Many people feel uncertain and uneasy about 2017, in part because of growing and relentless assaults on truth, reason and decency that have fractured longstanding foundations of public communications and policymaking.
This disorientation about who and what to believe is understandable, given the wrenching and largely vacuous presidential campaign of 2016. Consider that the three U.S. broadcast networks provided only 36 minutes of independent issues reporting on the 2016 campaign, down from nearly four hours in 2008. Or that during the heart of the campaign from August to November, there were more shares, reactions and comments on fake news on Facebook than on real news stories.
In this fog of fakery, there are some things that are certain, primarily that the world is full of skilled propagandists on all sides of political, economic and social debates who manipulate facts and public opinion for their own purposes. This has always been true in American politics and business. From Hearst to Hoover to Hannity to tobacco companies, history is rife with fake news, government deceptions, smear campaigns and corporate misdirection.
What is different today, however, is that digital and social media provide precise audience targeting, speed and anonymity that make it easier to reach people with purposefully misleading or biased information. We also know that this misinformation is persuasive to people and can cloud their judgment in the voting booth, the boardroom and legislative chambers. In the worst cases, it has led to violence.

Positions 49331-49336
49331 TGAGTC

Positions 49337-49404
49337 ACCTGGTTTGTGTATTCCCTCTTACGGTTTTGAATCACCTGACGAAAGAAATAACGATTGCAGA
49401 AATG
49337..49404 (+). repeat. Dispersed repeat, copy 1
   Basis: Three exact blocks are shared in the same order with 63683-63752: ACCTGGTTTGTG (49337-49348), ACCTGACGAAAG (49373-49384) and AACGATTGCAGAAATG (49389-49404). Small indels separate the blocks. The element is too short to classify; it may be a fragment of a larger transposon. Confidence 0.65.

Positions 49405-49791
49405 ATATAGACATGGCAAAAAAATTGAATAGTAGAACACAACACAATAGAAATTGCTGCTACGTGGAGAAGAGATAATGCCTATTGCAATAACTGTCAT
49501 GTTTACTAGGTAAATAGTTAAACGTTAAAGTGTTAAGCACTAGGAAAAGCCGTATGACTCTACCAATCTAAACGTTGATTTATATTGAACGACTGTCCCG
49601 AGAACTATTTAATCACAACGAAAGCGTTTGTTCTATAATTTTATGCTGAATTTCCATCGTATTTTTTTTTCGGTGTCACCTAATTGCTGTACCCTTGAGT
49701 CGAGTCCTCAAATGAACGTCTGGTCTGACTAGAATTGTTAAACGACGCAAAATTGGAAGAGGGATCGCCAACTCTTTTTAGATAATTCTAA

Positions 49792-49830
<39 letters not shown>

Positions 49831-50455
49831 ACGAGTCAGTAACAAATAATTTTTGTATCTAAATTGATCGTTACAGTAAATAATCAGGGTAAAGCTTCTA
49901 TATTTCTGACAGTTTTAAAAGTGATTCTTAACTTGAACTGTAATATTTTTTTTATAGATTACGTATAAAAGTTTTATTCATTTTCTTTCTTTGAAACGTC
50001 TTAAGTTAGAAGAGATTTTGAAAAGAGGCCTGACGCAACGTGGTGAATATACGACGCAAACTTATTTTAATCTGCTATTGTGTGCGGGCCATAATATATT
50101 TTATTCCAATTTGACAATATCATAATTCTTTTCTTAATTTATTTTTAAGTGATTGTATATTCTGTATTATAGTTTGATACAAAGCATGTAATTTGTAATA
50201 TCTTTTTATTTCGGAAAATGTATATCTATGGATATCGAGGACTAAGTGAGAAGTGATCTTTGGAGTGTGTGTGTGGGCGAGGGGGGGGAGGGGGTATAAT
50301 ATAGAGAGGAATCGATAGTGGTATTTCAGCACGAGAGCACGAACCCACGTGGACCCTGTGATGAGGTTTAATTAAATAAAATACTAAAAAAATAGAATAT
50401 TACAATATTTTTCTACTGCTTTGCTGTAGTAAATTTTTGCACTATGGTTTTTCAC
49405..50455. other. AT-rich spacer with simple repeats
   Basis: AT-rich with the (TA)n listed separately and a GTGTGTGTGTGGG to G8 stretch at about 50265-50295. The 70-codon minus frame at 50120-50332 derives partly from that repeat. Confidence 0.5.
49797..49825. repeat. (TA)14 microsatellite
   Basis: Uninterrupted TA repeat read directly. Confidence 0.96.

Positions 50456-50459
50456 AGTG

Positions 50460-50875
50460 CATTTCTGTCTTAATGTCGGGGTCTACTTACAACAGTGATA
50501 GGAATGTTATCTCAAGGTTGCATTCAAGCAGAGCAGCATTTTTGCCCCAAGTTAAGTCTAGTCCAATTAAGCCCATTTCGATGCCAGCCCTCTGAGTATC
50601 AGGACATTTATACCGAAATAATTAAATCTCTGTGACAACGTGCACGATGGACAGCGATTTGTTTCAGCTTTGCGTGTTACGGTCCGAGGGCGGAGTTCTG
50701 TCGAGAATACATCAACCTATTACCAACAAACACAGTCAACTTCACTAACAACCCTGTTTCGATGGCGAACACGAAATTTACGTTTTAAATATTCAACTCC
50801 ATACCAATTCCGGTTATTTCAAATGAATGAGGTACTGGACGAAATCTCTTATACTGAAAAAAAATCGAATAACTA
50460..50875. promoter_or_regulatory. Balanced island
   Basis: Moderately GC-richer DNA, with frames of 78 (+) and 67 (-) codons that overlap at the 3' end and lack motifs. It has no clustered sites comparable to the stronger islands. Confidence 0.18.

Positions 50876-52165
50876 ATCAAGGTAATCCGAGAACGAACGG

That's why The Arthur W. Page Center for Integrity in Public Communications has launched a program to recognize integrity and excellence in communications. Leaders from public relations, journalism, and other communications fields whose work meets the highest professional and ethical standards will be honored at an annual event, the first of which will be Feb. 22 in New York City.
The Page Center is based at the College of Communication at Penn State University and was created and endowed by Larry Foster, who was head of PR at Johnson & Johnson for 33 years. Foster advocated that the highest ethical standards must apply to anyone engaged in public communications. Bill Nielsen, another J&J PR leader and the chair of the Page Center Advisory Board, says that those of us who communicate with the public ought to consider it a privilege.
Many do. Their work is focused on serving the public interest first. In the corporate world, for example, it is often the PR professional who advocates for a culture built on integrity, full disclosure, and meaningful engagement with the public. As PR legend Arthur W. Page said, "The fundamental way of getting public approval is to deserve it."
So how else does integrity in public communications manifest itself? After 35 years in journalism and communications, here are a few of my thoughts:
This behavior must be pursued relentlessly to break through the maw of misinformation we now confront. If not, we will certainly continue to destroy public trust in our professions and institutions, and sacrifice our ability to work together on the challenges ahead.
Gary Sheffer is the former CCO of GE and chairman of the Arthur W. Page Society. He is a member of the advisory board for the Arthur W. Page Center.